(APL) A programming language designed originally by Ken Iverson at Harvard University in 1957-1960 as a notation for the concise expression of mathematical algorithms
. It went unnamed (or just called Iverson's Language) and unimplemented for many years. Finally a subset, APL\360, was implemented in 1964.
APL is an interactive array-oriented language and programming environment with many innovative features. It was originally written using a non-standard character set
. It is dynamically typed
with dynamic scope
. APL introduced several functional forms but is not purely functional.
Dyalog APL/W and Visual APL are recognized .NET
Dyalog APL/W, APLX and APL2000 all offer object-oriented
extensions to the language.
ISO 8485 is the 1989 standard defining the language.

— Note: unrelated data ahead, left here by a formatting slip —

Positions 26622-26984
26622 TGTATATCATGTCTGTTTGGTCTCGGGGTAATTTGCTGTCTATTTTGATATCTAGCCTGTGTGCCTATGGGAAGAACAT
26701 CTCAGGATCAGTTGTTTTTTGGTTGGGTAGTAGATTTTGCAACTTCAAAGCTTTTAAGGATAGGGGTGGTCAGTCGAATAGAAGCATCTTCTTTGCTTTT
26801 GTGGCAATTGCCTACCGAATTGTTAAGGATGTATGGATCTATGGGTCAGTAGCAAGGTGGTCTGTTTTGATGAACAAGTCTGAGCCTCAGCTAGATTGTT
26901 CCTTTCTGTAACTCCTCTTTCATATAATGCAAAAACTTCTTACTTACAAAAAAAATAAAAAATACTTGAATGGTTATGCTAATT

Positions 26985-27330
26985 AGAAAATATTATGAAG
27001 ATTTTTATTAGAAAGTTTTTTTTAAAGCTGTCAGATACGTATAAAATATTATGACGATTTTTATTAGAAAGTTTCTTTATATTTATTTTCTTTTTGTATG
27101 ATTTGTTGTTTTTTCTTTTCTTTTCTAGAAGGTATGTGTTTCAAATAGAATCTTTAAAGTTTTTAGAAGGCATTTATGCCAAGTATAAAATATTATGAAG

Commercial versions: APL SV, VS APL, Sharp APL, Sharp APL/PC, APL*PLUS, APL*PLUS/PC, APL*PLUS/PC II, MCM APL, Honeyapple, DEC APL, APL+Win, APL+Linux, APL+Unix and VisualAPL (http://www.apl2000.com/), Dyalog APL (http://www.dyalog.com/), IBM APL2 (http://www-306.ibm.com/software/awdtools/apl/), APLX (http://www.microapl.co.uk/apl/), Sharp APL (http://www.soliton.com/services_sharp.html)
Open source version: NARS2000 (http://www.nars2000.org/).
APL wiki (http://aplwiki.com/).
See also Kamin's interpreters
APLWEB (http://www.microapl.co.uk/apl/) translates WEB
["A Programming Language", Kenneth E. Iverson, Wiley, 1962].
["APL: An Interactive Approach", 1976].